The PCEHR interface will allow healthcare providers, as authorised by the consumer, to see an overview of allergies/adverse reactions, medicines, pathology tests, medical history, immunisations, directives, recent health care events and pathology and radiology reports.
Pathology and radiology information and results will not be available with the initial rollout. According to the PCEHR design document – The Concept of Operations: Relating to the introduction of a Personally Controlled Electronic Health Record System (‘the Concept of Operations’) – the aim is to have these available from large private sector laboratories by 30 June 2013 and other providers by 30 June 2014.2
According to the National E-health Transition Authority (NEHTA), the PCEHR:3
- will bring together key health information from a number of different systems, and present it in a single view
- will allow information to be accessed by the individual and their authorised health care providers. Over time the individual will be able to contribute to their own information and add to the recorded information stored in their individual record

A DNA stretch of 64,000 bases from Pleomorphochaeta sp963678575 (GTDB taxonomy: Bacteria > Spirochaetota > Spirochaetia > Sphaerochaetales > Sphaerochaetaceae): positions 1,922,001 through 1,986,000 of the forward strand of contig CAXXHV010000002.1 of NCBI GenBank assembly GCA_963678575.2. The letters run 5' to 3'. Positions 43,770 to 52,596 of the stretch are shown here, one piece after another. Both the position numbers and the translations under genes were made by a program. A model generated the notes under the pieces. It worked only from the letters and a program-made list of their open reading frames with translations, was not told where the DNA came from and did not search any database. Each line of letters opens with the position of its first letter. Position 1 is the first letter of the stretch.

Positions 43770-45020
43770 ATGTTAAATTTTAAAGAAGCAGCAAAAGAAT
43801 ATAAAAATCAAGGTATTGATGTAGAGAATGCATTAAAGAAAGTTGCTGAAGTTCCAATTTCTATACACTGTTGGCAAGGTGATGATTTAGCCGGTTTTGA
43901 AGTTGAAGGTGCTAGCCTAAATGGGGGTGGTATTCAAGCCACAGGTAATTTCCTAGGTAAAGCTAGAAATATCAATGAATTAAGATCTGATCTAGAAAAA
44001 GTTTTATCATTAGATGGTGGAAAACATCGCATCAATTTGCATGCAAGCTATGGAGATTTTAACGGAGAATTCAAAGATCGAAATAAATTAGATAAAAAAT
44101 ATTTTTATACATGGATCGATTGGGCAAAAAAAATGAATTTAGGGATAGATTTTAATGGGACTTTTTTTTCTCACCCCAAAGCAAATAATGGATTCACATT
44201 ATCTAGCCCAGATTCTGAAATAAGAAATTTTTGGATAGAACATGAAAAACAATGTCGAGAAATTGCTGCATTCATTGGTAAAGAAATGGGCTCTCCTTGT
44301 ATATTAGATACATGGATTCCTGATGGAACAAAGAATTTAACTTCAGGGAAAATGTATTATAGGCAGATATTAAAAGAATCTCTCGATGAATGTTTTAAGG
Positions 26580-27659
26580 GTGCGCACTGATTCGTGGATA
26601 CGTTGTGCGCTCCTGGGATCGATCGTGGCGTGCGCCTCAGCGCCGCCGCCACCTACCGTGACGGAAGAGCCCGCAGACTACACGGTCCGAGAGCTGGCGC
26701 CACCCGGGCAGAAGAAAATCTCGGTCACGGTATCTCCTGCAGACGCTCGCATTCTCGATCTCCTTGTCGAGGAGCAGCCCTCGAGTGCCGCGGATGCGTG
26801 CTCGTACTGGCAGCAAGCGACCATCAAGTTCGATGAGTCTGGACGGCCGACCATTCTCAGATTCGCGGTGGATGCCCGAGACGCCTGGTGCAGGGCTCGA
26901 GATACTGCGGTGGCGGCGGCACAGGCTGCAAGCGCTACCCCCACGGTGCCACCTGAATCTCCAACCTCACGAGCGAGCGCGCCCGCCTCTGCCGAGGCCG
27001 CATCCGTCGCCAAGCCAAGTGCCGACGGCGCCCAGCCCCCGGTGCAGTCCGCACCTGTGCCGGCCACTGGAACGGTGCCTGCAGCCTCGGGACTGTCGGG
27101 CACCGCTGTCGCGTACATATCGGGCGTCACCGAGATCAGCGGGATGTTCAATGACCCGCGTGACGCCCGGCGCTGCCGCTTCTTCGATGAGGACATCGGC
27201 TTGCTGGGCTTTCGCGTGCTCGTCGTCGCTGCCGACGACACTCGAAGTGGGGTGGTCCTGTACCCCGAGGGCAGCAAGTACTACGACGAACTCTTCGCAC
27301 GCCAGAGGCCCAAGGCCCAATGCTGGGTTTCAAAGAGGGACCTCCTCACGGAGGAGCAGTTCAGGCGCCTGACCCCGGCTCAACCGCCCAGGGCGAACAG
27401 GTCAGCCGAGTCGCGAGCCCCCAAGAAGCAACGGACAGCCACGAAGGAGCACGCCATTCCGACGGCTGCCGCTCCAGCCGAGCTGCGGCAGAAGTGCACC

- will not hold all the information held in the individual’s health care professional’s records but will complement those records by highlighting key information, and
- in the future, as it becomes more widely available, the scheme will allow individuals to access their own health information from anywhere in Australia.
Consumer controlled levels of access
At the core of the PCEHR system is a user controlled ‘access list’ which controls which organisations are permitted to access an individual’s records. The PCEHR offers consumers the choice of two levels of control over the access list – basic and advanced access controls.4
For people living with HIV – who may wish to maintain confidentiality and privacy around their HIV status – it is vital that they understand these options in order to feel confident about exercising control over their personal information.